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ElBaradei leaks: unconstitutional act intending to turn tables against him - Daily News Egypt

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ElBaradei leaks: unconstitutional act intending to turn tables against him

The leaks were broadcasted shortly after an interview with ElBaradei aired on Al-Araby channel

Several leaked phone calls featuring former vice president for foreign affairs Mohamed ElBaradei were broadcasted on Saturday, in which he verbally attacked several public figures in personal phone calls with lieutenant general Sami Anan and other figures.

The leaks were broadcasted by TV host Ahmed Moussa, a known supporter of the current regime, on the privately-owned channel Sada Al-Balad. Most of the leaks were recorded during the 25 January Revolution and the period that followed.

According to the Egyptian Constitution, the violation of a citizen’s personal life—be it phone calls, emails, or any communication tools—should only be done by judicial order and for specific reasons and periods, which subsequently means that Moussa’s broadcast of the phone calls is unconstitutional; hence, unlawful.

In his call with Anan, ElBaradei said that he met with a group of youths who were calling for the dismissal of former president Hosni Mubarak-era figure Ahmed Shafiq who was the prime minister at the time of the recording, along with several other figures from his government. He said that he wasn’t particularly siding with them and believes that Shafiq’s government should be given a chance to properly perform.

In other leaked calls, ElBaradei insulted former presidential candidates Hamdeen Sabahy and Amr Moussa, calling them hypocrites. He also called Wael Ghoneim, the person who is often credited for organising the 25 January Revolution, confused.

During the majority of his phone calls, ElBaradei said that several figures were intending to establish their separate and independent political party. However, he said that this mentality and the absence of national consensus will bring back the 60-year dictator rule or will hand power to the Muslim Brotherhood.

ElBaradie in his leaked phone calls praised journalist Ibrahim Eissa and said that he is a good candidate for running his presidential campaign.

Following the leaks, ElBaradei took to Twitter, saying: “Private phone conversations of political opponents wiretapped, doctored, and aired on TV. Fascism rearing its ugly head yet again.”

TV host Yosri Fouda said that, regardless of any stance on ElBaradei, his leaked phone calls include nothing criminal and only personal opinions. However, the real crime is violating personal calls and publicly airing them against laws and the Constitution.

Meanwhile, and following a three-year hiatus from any TV appearance or interviews, an interview with ElBaradei was aired on Saturday with the privately-owned Al-Araby channel. The leaks were released following the interview. Saturday’s episode was the first of five episodes, in which he is expected to disclose his views and opinions regarding the current status of the Middle East in general and Egypt in particular.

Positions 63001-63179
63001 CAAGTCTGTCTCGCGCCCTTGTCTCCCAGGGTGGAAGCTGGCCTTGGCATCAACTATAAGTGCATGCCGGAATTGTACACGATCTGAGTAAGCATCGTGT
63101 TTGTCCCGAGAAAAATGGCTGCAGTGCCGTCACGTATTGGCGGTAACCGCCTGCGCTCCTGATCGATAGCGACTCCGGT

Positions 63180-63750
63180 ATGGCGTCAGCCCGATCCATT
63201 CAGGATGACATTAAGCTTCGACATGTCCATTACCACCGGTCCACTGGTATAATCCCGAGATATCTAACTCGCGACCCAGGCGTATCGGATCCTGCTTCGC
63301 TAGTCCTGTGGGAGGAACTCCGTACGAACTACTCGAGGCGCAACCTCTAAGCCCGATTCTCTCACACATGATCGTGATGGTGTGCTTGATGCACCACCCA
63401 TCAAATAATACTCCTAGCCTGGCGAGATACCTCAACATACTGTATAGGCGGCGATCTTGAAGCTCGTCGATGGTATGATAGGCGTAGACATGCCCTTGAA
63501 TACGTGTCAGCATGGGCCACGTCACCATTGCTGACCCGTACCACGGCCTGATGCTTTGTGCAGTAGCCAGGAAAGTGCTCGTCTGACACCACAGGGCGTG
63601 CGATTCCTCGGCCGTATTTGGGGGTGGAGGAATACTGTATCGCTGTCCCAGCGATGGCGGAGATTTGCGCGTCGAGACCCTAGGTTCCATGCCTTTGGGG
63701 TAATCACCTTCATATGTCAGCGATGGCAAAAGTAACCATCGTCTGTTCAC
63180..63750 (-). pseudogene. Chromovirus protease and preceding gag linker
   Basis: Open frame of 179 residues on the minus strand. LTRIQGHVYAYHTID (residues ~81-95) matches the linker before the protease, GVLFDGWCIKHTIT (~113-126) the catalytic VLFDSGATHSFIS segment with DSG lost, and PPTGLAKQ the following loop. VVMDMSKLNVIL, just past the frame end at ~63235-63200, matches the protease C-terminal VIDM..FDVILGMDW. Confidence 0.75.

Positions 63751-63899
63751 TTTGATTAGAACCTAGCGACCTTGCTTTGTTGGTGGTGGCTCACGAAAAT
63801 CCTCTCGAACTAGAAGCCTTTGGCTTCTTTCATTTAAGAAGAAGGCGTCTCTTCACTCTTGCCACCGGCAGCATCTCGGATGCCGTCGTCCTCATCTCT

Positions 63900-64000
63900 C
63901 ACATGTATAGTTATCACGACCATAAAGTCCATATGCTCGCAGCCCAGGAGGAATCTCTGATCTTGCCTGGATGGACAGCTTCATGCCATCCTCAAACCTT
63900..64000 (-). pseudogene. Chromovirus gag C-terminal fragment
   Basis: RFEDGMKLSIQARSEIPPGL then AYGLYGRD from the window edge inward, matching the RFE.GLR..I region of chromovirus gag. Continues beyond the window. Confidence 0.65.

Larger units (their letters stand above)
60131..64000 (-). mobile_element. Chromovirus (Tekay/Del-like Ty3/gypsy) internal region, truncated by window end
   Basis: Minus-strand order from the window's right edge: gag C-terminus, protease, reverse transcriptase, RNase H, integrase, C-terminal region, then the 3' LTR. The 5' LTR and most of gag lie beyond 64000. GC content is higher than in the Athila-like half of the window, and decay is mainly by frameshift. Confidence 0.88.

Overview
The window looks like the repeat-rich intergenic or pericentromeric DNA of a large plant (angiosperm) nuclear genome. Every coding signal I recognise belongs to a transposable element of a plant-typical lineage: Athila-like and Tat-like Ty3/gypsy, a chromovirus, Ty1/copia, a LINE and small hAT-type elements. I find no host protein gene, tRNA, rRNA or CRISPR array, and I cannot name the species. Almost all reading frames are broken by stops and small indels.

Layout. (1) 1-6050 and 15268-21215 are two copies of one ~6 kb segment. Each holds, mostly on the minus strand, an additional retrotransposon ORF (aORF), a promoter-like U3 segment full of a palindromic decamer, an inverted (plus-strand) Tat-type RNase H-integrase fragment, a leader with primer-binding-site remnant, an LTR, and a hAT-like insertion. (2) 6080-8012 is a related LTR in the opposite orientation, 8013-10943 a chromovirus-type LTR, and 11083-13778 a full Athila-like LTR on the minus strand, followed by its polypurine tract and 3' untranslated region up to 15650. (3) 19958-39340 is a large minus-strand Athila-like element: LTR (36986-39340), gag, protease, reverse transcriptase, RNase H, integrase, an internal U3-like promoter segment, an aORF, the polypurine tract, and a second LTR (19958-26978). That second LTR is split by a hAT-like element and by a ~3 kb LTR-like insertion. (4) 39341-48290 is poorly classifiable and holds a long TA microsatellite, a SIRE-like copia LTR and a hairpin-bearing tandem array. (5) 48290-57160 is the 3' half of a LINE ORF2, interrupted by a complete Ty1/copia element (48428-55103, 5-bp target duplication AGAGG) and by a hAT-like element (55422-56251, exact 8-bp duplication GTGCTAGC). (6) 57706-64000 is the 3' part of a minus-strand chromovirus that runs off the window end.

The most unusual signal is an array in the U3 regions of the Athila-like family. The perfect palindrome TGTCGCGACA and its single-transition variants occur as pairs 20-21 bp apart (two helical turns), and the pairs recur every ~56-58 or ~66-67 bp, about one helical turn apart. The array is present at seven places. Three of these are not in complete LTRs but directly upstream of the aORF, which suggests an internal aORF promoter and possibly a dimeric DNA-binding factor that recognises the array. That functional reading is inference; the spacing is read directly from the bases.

During the interview, ElBaradei said that the timing of his appearance in the scene is not deliberate, adding that he wasn’t completely absent from the scene over the past few years, but was displaying his ideas and opinions through Twitter. ElBaradei said that he chose to be involved again because the current events cannot be ignored, adding that he was criticised for using Twitter because several people prefer acts over knowledge and intellect.

ElBaradei further added that he stayed in Egypt for four years in an attempt to alter the dictator reality Egyptians were living. However, he chose to leave Egypt in 2013 on the off chance that the other points of view were right and his was wrong. “It, unfortunately, turned out that I was right,” he said.

The winner of the Nobel Prize for peace went on to say that the Arab world is destroying itself, and everyone should contribute with perspectives, knowledge, and vision. He said that Egypt is an automatic representative of the Arab world and vice versa.

The problem of the Arab world is that it depends on the policy of exclusion and persecution of the opponent, and Europe had to go through this phase about 300 years ago but moved on to find the right solutions.

The first episode with ElBaradei didn’t fundamentally focus on the current turmoil in Egypt, but rather on ElBaradei’s career and diplomatic life. The following episodes are set to delve more into the political life and challenges in Egypt and the Middle East.

In November 2016, ElBaradei issued a 13-point statement in which he clarified what happened during the ouster of former president Mohamed Morsi and his refusal of the violent dispersal of the Rabaa Al-Adaweyya sit-in from the very beginning. He said in the statement that he wasn’t only opposing the violent dispersal for moral reasons, but also due to the abundance of other peaceful solutions to the sit-in.

Following the sit-in’s dispersal, ElBaradei didn’t return to Egypt and has faced accusations from several political factions in Egypt. Some accused him of conspiring to oust Morsi, others said that he was supporting the violent dispersal of the sit-in.


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